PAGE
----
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Pseudorandomness and random quantum circuits in different geometries

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If you have a question about this talk, please contact Francesca Chadha-Day.

Random unitary dynamics are a toy model for chaotic quantum dynamics and also have applications to quantum information theory and computing. A basic question about them is whether their first few moments approximately match those of the Haar measure; if so, we call them approximate unitary designs. It is natural to conjecture that the time needed for quantum dynamics to yield an approximate design is given by the time for a signal to propagate from one side of the system to the other. I will describe the proof of this claim in one or more dimensions in Euclidean geometry and will give examples where this claim fails in more general geometries, including the Schwarzschild metric. I will briefly discuss two applications: (1) the proposal by Google and other groups to use random quantum circuits for “quantum supremacy,” meaning a quantum circuit performing a task that is hard for a classical computer to simulate; and (2) the question of how quickly information is scrambled in black holes.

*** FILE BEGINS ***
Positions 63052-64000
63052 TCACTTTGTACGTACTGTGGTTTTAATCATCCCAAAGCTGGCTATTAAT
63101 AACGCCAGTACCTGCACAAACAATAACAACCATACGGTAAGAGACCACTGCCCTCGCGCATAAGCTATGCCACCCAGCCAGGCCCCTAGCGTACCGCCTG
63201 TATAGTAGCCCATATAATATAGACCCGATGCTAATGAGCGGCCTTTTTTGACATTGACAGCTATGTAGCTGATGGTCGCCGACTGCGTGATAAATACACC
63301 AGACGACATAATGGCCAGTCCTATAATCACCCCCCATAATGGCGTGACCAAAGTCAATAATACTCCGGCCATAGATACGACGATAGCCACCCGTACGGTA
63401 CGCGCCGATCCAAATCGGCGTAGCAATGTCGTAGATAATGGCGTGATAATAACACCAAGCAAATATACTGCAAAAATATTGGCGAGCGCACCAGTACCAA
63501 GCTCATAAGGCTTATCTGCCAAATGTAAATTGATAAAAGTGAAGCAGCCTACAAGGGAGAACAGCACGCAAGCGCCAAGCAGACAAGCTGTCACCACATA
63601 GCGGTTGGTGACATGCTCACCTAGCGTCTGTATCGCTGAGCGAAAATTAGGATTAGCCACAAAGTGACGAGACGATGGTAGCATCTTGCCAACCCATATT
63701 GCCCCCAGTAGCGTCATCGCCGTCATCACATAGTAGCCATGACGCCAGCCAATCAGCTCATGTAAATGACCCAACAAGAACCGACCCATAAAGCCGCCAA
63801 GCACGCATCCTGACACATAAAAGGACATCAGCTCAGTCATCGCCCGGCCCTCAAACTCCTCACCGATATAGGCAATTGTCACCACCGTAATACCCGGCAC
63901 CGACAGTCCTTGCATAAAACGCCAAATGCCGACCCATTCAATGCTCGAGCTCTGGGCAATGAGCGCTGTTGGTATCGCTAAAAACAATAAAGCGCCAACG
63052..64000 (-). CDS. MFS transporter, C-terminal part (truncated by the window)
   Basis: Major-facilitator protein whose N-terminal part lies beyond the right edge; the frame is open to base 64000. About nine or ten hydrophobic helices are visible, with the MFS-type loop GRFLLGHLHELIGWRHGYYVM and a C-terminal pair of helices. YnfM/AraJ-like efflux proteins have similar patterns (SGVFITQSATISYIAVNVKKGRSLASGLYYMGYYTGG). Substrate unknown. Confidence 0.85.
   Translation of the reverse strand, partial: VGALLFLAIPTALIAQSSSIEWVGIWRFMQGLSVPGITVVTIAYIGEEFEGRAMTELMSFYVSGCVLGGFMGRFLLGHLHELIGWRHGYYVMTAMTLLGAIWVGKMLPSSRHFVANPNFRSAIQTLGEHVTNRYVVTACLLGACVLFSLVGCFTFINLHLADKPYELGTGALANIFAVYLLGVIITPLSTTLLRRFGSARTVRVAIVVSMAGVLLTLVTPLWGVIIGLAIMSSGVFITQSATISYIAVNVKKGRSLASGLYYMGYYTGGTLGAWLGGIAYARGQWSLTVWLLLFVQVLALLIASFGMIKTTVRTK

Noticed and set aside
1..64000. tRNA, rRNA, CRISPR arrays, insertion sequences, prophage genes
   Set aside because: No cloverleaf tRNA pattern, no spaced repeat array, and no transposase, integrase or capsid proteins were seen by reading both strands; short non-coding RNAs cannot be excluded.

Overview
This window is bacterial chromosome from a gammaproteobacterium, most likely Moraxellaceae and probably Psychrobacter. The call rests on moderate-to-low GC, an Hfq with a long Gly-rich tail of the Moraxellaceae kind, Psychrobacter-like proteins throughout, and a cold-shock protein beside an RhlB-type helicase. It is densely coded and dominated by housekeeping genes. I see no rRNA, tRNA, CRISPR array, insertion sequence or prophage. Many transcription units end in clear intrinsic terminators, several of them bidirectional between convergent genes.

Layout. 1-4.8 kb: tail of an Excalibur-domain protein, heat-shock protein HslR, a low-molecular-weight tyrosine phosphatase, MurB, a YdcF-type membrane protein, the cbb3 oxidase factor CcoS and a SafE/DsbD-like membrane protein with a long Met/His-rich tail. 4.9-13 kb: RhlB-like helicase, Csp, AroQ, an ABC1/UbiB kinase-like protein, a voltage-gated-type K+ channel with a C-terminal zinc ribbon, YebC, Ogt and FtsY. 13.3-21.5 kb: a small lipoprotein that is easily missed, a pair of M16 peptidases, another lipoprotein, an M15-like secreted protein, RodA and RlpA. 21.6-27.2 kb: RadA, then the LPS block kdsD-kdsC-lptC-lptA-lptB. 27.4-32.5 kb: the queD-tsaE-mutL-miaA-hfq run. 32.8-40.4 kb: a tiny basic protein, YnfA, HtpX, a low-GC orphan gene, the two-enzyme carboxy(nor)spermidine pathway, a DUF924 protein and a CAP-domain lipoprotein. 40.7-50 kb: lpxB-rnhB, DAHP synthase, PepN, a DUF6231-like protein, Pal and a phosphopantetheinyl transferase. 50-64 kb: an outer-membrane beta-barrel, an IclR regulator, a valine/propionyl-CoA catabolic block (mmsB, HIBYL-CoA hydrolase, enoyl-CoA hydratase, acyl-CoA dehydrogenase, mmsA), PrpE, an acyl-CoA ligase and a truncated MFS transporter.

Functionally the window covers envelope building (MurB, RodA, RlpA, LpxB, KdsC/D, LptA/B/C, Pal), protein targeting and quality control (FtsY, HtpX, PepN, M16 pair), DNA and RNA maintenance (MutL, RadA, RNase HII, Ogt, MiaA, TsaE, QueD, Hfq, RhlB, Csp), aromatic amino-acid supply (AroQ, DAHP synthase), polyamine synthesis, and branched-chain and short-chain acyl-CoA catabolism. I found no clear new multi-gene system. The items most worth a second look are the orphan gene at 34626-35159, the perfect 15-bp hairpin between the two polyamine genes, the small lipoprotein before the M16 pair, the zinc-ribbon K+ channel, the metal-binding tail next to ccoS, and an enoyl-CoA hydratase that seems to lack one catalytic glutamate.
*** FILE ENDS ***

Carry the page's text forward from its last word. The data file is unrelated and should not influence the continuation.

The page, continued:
This is based on the following three papers. arXiv:1208.0692 (with Fernando Brandao and Michal Horodeck) arXiv:1809.06957 (with Saeed Mehraban) arXiv:1906.02219 (with Linghang Kong, Zi-Wen Liu, Saeed Mehraban, and Peter Shor)

This talk is part of the Theoretical Physics Colloquium series.

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